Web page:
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In the above theorem, doesn't $\phi$ need to be injective too? The inverse function theorem merely implies that $\phi$ is locally injective -- is this sufficient? I ask because Marsden, in his Elementary Classical Analysis, actually does stipulate the condition that $\phi$ be (globally) injective.

p.s. In the above, "a set has volume" is equivalent to "the boundary of the set has measure zero."

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Yes, the theorem you quoted is missing an injectivity assumption. It is possible to change variables by a non-injective map, but then one must account for multiple preimages in the integral on the right (multiply $f(x)$ by the number of preimages of $x$ under $\phi$).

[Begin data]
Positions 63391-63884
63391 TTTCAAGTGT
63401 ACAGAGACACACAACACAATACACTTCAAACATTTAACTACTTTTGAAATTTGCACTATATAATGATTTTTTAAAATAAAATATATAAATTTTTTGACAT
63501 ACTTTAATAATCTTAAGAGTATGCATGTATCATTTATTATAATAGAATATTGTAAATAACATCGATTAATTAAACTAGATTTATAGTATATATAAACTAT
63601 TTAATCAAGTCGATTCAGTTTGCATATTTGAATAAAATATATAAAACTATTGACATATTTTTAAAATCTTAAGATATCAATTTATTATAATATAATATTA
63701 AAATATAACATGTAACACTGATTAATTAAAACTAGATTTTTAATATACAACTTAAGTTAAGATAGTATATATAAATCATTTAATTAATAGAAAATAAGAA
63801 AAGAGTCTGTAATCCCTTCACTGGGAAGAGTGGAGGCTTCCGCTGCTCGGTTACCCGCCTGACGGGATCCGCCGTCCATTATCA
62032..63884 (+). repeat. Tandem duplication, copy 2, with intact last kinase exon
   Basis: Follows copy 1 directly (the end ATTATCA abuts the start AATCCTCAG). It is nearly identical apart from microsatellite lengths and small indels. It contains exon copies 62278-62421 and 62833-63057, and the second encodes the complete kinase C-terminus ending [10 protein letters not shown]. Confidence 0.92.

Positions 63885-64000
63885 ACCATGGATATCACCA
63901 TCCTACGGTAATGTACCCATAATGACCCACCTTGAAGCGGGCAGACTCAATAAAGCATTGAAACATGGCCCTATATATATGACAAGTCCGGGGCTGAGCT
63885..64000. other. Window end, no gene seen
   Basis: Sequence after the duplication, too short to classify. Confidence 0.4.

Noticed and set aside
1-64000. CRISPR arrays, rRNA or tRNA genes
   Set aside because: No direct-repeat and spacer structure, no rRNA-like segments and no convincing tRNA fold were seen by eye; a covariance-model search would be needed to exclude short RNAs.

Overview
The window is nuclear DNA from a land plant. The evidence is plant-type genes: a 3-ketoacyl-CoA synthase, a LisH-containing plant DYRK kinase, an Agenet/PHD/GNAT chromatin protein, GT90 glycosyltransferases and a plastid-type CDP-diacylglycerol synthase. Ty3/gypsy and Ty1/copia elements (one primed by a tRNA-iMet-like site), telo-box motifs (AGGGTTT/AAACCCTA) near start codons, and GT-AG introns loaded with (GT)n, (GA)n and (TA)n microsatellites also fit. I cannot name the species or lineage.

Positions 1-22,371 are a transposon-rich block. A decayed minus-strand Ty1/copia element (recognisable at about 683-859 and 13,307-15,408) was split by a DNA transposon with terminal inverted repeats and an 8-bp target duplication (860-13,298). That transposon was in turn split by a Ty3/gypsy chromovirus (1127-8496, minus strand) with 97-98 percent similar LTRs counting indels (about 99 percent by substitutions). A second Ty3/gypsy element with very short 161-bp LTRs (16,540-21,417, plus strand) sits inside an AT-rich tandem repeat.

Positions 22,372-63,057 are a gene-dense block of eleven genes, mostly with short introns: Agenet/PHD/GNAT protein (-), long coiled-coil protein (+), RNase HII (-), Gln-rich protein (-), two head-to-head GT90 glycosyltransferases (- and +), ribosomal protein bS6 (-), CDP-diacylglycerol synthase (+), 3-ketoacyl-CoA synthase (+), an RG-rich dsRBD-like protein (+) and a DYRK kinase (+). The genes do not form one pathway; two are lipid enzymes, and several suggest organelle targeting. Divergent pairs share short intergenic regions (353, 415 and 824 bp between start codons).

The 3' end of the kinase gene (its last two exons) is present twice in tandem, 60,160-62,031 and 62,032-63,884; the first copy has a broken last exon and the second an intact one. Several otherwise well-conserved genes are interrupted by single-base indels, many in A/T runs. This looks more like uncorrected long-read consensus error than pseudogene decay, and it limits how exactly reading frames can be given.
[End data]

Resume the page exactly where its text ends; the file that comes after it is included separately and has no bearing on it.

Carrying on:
As is, the following is a counterexample: let $n=2$, let $A$ be the annulus described in polar coordinates $(r,\theta)$ as $1<r<2$, and let $\phi(r,\theta)=(r,2\theta)$ be the "winding" map. Then $\phi(A)=A$, and $J\phi\equiv 2$. We can set $f\equiv 1$ and obtain a contradiction: $$ \int_A 2 = \int_A 1 $$

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